Stretch Injury of Human Induced Pluripotent Stem Cell Derived Neurons in a 96 Well Format
Evolution of injury phenotype with increasing strain.(A) Representative images of neurons stained with calcein AM (green) and Hoechst 333342 (blue) 4 hours after injury at various levels of strain. As strain increases, the neurite network becomes less extensive and the number of calcein-AM negative nuclei increases, indicating cell death. (B) In the control condition, neurites have a large, constant thickness. (C) In injured neurons, neurites are shorter and thinner with beads (see white arrows) distributed along their length.
© Copyright Policy - open-access
Related In: Results  -  Collection

License
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getmorefigures.php?uid=PMC5037451&req=5

f3: Evolution of injury phenotype with increasing strain.(A) Representative images of neurons stained with calcein AM (green) and Hoechst 333342 (blue) 4 hours after injury at various levels of strain. As strain increases, the neurite network becomes less extensive and the number of calcein-AM negative nuclei increases, indicating cell death. (B) In the control condition, neurites have a large, constant thickness. (C) In injured neurons, neurites are shorter and thinner with beads (see white arrows) distributed along their length.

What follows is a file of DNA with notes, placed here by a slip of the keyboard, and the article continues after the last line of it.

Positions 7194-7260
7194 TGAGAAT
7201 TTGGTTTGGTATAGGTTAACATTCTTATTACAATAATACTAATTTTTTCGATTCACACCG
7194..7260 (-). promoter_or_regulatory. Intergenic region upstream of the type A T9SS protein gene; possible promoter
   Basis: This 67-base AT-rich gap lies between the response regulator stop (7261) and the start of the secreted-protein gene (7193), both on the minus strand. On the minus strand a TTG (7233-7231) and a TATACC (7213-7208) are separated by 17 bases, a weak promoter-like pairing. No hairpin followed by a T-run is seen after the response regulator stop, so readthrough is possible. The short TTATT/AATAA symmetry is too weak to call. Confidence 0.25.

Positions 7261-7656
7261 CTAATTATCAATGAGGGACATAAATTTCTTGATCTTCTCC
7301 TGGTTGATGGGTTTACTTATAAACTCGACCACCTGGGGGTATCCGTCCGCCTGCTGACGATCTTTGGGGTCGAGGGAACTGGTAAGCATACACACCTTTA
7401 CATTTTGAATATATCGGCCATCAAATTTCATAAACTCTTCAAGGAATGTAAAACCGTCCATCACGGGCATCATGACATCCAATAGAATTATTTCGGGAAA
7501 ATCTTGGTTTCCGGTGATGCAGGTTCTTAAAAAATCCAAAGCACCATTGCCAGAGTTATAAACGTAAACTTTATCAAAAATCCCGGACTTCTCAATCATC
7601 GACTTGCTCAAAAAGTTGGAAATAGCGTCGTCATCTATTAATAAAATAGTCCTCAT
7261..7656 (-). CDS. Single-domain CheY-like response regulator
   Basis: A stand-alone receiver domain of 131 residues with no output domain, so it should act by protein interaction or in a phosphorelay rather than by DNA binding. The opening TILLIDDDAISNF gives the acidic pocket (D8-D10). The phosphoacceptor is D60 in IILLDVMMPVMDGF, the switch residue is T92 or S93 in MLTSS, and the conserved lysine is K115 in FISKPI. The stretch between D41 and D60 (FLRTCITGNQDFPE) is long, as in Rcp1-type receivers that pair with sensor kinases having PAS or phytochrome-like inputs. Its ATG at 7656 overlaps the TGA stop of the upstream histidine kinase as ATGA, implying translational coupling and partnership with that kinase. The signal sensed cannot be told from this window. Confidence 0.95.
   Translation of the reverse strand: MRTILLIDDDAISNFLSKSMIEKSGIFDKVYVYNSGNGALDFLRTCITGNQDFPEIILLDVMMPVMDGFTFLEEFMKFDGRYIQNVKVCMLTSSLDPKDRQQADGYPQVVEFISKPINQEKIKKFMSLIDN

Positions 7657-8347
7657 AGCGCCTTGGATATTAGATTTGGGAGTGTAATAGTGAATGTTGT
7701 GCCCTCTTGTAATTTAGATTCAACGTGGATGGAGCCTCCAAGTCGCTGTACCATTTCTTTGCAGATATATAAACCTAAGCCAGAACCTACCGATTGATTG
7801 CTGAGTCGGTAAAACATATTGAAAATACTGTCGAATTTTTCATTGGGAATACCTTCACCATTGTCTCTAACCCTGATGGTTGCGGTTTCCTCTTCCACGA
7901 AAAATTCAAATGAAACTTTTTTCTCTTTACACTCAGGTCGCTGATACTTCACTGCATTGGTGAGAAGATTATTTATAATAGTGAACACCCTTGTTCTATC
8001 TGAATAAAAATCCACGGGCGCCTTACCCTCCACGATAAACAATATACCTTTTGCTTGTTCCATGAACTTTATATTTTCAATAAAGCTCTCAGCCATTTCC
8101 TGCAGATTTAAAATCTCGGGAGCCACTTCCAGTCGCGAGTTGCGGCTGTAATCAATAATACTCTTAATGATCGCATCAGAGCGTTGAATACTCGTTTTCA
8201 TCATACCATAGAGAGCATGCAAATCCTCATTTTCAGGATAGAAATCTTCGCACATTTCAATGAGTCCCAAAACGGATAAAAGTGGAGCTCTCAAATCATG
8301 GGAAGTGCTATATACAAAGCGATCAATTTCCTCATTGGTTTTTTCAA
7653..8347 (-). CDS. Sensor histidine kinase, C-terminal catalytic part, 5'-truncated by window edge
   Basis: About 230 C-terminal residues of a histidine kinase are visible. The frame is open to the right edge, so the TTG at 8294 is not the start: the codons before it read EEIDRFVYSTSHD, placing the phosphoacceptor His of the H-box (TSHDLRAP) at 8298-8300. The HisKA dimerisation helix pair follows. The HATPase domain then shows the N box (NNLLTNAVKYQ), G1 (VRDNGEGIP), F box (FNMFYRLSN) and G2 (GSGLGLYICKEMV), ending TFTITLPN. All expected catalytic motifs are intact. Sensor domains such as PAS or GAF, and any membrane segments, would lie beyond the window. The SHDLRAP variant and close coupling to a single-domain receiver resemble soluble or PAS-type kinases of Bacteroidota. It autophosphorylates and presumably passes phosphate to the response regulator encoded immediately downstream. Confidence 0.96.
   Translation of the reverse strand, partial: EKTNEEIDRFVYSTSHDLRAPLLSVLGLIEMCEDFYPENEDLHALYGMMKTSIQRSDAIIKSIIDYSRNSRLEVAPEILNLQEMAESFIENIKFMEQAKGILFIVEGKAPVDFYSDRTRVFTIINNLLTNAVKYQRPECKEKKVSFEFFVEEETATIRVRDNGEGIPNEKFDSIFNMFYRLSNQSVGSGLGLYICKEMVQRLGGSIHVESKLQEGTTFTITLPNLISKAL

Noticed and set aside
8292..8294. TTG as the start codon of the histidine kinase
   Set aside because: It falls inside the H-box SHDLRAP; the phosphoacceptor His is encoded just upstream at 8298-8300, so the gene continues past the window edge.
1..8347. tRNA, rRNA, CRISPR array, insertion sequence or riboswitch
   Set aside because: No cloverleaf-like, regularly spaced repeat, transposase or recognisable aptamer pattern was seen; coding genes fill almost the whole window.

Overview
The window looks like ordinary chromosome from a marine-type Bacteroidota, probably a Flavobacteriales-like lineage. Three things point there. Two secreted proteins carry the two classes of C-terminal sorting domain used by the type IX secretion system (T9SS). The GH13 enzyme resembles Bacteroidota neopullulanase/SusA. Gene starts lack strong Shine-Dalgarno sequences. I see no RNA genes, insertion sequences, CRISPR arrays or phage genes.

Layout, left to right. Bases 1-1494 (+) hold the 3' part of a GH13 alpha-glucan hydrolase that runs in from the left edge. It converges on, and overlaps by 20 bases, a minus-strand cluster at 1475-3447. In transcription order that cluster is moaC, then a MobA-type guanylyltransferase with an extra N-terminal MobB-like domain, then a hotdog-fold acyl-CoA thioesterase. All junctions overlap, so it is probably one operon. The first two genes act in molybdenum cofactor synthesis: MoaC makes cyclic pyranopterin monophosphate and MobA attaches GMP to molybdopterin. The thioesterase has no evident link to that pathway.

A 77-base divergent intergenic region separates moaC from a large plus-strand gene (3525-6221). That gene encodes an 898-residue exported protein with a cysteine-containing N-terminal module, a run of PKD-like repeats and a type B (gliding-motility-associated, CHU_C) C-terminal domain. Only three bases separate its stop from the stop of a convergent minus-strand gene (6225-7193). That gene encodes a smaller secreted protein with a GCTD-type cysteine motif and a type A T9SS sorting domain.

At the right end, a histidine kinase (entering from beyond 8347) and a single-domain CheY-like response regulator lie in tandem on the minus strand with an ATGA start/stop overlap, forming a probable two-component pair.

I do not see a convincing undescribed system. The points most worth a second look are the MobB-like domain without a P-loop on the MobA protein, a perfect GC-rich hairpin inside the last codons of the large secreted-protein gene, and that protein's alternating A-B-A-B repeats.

Mentions: The injury phenotype increased with increasing strain (see Fig. 3). At the time of injury, the iCell neurons were well-attached and established extensive neurite networks on the silicone-bottomed plates. 4 hours after injury, there was negligible evidence of injury at or below the 17% strain level. A clear injury phenotype emerged at the 38% strain level and rapidly approached saturation at higher strains. The injury phenotype had three components: cell death, shortening of neurites, and changes in neurite shape. Control neurites were thick and uniform (see Fig. 3B) while injured neurites were thin with round beads distributed along their length (see Fig. 3C).

View Article: PubMed Central - PubMed

ABSTRACT

Traumatic brain injury (TBI) is a major cause of mortality and morbidity with limited therapeutic options. Traumatic axonal injury (TAI) is an important component of TBI pathology. It is difficult to reproduce TAI in animal models of closed head injury, but in vitro stretch injury models reproduce clinical TAI pathology. Existing in vitro models employ primary rodent neurons or human cancer cell line cells in low throughput formats. This in vitro neuronal stretch injury model employs human induced pluripotent stem cell-derived neurons (hiPSCNs) in a 96 well format. Silicone membranes were attached to 96 well plate tops to create stretchable, culture substrates. A custom-built device was designed and validated to apply repeatable, biofidelic strains and strain rates to these plates. A high content approach was used to measure injury in a hypothesis-free manner. These measurements are shown to provide a sensitive, dose-dependent, multi-modal description of the response to mechanical insult. hiPSCNs transition from healthy to injured phenotype at approximately 35% Lagrangian strain. Continued development of this model may create novel opportunities for drug discovery and exploration of the role of human genotype in TAI pathology.

No MeSH data available.


Related in: MedlinePlus